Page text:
Several people expressed their anger online after finding out King Charles has been privately renting out a property which had been given to him by his mother, Queen Elizabeth II. In 1953, the Edinburgh home was given to the Queen, and it had been managed by the UK government for 40 years. In the 1990s, the government decided to stop handling the Crown's properties and gave them back to the family for managing and maintaining.
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The house was divided into two flats, which are worth approximately £1.5m and £1.8m each, and they became an official part of the Queen's private estate instead of remaining a 'grace and favour' property. It is now managed by Canup Ltd, a company that also owns the King's lands and houses in Balmoral and Delnadamph in the Scottish Highlands.
The Guardian reveals that flats are being rented to private tenants at full market rates.
The property was managed by UK government for 40 years
Records show that the property was given to the Queen as an official gift, and in 1954 the house was registered as being held by a government department 'as the minister of the crown... for and on behalf of her majesty and her royal successors'.
According to the Guardian, the property was treated as a state-owned building for 40 years, and it was used as a 'grace and favour' home to receive dignitaries and employees of the royal household. However, in the mid-1990s, the UK government decided to stop handling 'grace and favour' properties and gave them back to the Royal family to handle their maintenance and management.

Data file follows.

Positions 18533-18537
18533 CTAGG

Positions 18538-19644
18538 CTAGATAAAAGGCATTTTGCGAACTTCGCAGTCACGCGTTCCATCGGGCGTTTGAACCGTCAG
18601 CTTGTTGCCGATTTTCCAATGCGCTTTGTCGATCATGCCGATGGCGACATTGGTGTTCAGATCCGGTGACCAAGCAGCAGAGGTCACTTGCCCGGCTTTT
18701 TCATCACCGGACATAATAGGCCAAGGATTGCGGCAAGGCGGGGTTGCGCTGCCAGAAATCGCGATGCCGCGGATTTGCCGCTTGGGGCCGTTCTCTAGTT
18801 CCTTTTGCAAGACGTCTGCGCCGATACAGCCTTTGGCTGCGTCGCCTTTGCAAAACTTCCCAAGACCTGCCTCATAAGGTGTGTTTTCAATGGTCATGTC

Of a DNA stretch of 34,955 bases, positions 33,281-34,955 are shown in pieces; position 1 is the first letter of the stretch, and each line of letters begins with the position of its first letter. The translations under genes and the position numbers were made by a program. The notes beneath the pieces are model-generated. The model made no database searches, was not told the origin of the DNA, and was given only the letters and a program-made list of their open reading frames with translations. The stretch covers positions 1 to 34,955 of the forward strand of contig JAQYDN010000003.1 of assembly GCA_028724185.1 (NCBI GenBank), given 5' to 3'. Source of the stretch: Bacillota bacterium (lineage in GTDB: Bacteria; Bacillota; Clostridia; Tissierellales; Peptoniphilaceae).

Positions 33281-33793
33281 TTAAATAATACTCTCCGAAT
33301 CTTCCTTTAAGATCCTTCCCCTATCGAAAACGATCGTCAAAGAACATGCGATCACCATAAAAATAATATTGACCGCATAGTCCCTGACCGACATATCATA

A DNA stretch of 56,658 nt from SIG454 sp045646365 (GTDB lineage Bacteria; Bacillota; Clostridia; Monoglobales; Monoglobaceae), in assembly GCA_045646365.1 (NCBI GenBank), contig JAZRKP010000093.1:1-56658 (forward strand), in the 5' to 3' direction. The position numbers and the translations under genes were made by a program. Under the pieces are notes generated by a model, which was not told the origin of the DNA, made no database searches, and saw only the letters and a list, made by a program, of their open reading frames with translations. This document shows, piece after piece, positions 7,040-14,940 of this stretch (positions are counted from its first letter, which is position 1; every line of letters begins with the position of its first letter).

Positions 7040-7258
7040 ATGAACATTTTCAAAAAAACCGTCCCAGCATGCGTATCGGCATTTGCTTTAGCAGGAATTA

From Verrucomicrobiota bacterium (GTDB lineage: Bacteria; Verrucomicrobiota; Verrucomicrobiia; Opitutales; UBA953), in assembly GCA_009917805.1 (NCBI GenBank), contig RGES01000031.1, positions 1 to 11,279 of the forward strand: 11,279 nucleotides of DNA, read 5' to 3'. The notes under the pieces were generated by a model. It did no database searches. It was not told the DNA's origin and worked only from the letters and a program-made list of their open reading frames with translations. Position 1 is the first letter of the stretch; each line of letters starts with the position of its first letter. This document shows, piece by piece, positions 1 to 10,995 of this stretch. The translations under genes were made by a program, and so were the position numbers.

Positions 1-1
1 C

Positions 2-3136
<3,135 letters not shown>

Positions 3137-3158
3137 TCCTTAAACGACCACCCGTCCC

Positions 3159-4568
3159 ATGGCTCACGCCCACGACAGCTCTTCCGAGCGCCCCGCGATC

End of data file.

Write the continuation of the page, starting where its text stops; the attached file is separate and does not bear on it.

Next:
The home needed a lot of expensive work done
In the 1990s, when the Royal family took over the maintenance of the Edinburgh home, it discovered that the house actually needed a lot of work done, which was expensive. This resulted in many discussions about who should pay for the renovations amongst government officials. The former Department of the Environment offered £6,000 to pay for some of the renovations.
In August 1995, government papers show that the public was not happy with this arrangement, as the home could be considered as the Queen's own, and not a public building. Civil servants argued the Royal family would be 'asking for trouble' if it asked the public to pay for the renovations. After the home was given back to the Crown, the public assumed renovations would be paid for by the Royal family itself.
Mixed reactions from the British public
Following the Guardian's revelation that King Charles is renting out flats originally given to the Queen as an official gift, several people took to Twitter to express their anger and disappointment. Some Twitter users called the Royals 'greedy'.
Others argued the King should not be blamed for something that took place in the 1990s during the Queen's reign.
Andy Wightman, a Scottish land reform expert and former Scottish Green Party MSP, reacted to the news, and told the Guardian:
Since the property is now being rented out on a commercial basis as part of the King’s personal property portfolio, this historic understanding no longer has any validity.
He then added:
The king should pay a market price for the property to the government.
The Palace policy is clear on the subject, as official gifts are not to be considered as personal property for any member of the Royal family. This would mean that the Edinburgh home should not be considered as a part of the Crown's personal estate.
Express: Row emerges over King Charles renting out Scottish home given to him by late Queen
Guardian: King Charles renting out Edinburgh property given to mother in role as queen